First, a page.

London remains an undeniable tourist destination. Indeed, the British capital, for five years, is at the top of the ranking of the most visited cities in the world with more than 18 million visitors, according to the index Global Destinations Cities developed by MasterCard. Its history, its “so British” culture and its many attractions attract more and more visitors every year.
The Royal Parks
The Royal Parks are the most famous and probably the most beautiful natural places in London. Around Greater London, the Royal Parks offer accessible gardens to relax in peace. In these large open spaces, you can observe wild deer, swim in a lido, go boating, attend outdoor concerts or theater and film screenings, ride horses, admire statues and fountains or simply picnic in the old fashioned way. Even in winter, I am attracted to the Royal Parks. They are filled with athletes of all ages working to achieve their goals. Whether it’s someone who’s competing in his first 5km Parkrun or a seasoned triathlete who enjoys cycling, swimming and racing to his next Ironman, there’s a real camaraderie between motorcyclists and runners. who continue their physical efforts, often with canine friends as a bonus.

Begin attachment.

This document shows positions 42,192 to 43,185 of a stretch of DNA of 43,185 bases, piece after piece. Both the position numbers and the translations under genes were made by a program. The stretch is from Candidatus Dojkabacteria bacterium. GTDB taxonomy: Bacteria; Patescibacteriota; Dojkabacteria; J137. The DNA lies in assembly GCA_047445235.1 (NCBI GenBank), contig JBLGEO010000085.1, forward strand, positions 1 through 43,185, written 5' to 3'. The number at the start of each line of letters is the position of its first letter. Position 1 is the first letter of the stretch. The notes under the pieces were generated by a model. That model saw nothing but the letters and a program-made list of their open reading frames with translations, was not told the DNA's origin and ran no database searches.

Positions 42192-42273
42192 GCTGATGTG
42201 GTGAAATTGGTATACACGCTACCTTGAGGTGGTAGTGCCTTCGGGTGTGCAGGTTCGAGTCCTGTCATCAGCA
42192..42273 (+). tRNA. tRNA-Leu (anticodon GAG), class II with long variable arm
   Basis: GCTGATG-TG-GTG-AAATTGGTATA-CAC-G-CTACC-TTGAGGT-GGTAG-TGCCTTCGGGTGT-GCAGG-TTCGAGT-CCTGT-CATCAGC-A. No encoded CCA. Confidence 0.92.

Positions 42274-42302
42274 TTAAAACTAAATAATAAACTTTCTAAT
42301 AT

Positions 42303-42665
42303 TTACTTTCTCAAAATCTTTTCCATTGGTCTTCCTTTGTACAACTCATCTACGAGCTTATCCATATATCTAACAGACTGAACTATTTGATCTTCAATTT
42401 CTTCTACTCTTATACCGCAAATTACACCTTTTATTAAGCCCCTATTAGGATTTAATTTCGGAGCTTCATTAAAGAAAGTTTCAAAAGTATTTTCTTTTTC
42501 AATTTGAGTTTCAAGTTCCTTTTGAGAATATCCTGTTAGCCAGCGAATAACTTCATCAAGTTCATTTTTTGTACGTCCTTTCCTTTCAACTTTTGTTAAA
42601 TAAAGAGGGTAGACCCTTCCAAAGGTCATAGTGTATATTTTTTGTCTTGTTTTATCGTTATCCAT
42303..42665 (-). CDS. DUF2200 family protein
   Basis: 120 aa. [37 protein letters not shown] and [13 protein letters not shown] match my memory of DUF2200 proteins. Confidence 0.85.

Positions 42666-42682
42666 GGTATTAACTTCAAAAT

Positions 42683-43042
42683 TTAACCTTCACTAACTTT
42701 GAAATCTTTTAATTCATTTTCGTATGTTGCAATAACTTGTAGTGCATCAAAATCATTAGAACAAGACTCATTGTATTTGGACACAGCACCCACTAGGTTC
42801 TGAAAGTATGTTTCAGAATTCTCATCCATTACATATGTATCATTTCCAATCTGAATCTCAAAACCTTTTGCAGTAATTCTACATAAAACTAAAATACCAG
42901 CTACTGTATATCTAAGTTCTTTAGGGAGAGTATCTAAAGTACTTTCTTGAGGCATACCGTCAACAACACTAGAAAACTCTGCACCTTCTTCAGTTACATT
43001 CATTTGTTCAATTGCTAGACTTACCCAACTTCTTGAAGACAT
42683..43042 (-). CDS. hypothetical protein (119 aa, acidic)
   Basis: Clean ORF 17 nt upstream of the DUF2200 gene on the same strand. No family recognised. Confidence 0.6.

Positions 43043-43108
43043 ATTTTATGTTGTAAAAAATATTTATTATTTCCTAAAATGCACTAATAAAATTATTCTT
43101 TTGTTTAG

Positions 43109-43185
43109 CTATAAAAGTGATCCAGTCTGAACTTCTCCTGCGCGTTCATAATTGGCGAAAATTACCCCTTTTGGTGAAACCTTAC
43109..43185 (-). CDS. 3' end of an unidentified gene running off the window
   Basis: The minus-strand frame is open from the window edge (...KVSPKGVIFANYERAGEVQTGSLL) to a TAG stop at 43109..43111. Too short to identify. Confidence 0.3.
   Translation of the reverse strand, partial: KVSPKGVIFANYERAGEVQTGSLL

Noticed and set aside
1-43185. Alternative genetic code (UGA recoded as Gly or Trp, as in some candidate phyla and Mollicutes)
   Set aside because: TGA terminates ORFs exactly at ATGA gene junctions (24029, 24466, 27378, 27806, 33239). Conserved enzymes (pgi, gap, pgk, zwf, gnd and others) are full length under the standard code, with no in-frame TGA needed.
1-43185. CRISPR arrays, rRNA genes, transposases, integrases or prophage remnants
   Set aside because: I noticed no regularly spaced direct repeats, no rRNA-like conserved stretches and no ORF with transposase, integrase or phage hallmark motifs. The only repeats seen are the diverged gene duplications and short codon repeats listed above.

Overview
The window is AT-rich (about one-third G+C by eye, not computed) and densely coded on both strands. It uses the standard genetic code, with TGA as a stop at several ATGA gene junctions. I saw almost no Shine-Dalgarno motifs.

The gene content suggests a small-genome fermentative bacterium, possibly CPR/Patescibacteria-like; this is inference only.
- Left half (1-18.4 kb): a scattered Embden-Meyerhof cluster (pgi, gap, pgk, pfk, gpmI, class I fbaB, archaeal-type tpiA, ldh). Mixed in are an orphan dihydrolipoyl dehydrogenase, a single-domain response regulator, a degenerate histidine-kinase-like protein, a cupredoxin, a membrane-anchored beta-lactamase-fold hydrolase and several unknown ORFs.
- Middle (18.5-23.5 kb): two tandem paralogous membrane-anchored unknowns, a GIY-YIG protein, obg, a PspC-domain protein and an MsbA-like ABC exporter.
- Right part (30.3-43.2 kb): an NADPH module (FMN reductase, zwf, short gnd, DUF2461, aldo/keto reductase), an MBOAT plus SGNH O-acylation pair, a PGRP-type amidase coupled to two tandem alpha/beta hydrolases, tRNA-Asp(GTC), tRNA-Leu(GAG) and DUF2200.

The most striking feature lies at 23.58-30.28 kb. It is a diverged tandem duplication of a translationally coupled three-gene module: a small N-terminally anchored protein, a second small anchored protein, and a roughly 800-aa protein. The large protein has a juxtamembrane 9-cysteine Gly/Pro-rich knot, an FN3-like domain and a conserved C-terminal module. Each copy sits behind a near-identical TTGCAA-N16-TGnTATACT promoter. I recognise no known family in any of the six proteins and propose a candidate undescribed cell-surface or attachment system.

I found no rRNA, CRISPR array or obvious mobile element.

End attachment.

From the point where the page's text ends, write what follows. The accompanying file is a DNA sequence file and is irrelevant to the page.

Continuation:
The Royal Botanical Gardens of Kew
They are the mecca of nature in London! This vibrant expanse is home to more wildlife than you can imagine. When I feel a little depressed and need to take care of myself, Kew Gardens is my favorite destination all year round. My favorite place is the Palm House, a warm, humid greenhouse with vegetation that is more reminiscent of the Sumatran jungle than Zone 3 in London.
One of Kew’s must-see attractions is the tree-lined footpath, a wooden platform that cuts through the canopy of the trees so you can admire the gardens from a bird’s point of view.
The gardens are home to a variety of plants and trees among the various greenhouses and allotments and you can even learn a little more about the importance of bees in the structure of the seventeen foot hive.
This wild forest is in fact a quick and easy journey thanks to the Central Line. The region is particularly rich. Discover its history, its culture, its royal powder mills and its Iron Age adventures. Take the opportunity to test white water rafting.
For me, calm and tranquility in the middle of 2,400 hectares of Epping Forest is a real treasure. The forest is perfect for a long hike and although it is certainly not deserted, it is not particularly crowded either. You will surely come across some dog walkers, maybe a strange mountain biker exploring the trails and kids climbing trees. This merry refuge is the only outdoor space in London where I feel truly at home. (Although it is not technically permissible, wild camping is generally accepted as long as you respect the site and make yourself discreet, clean up after you and leave if you are asked).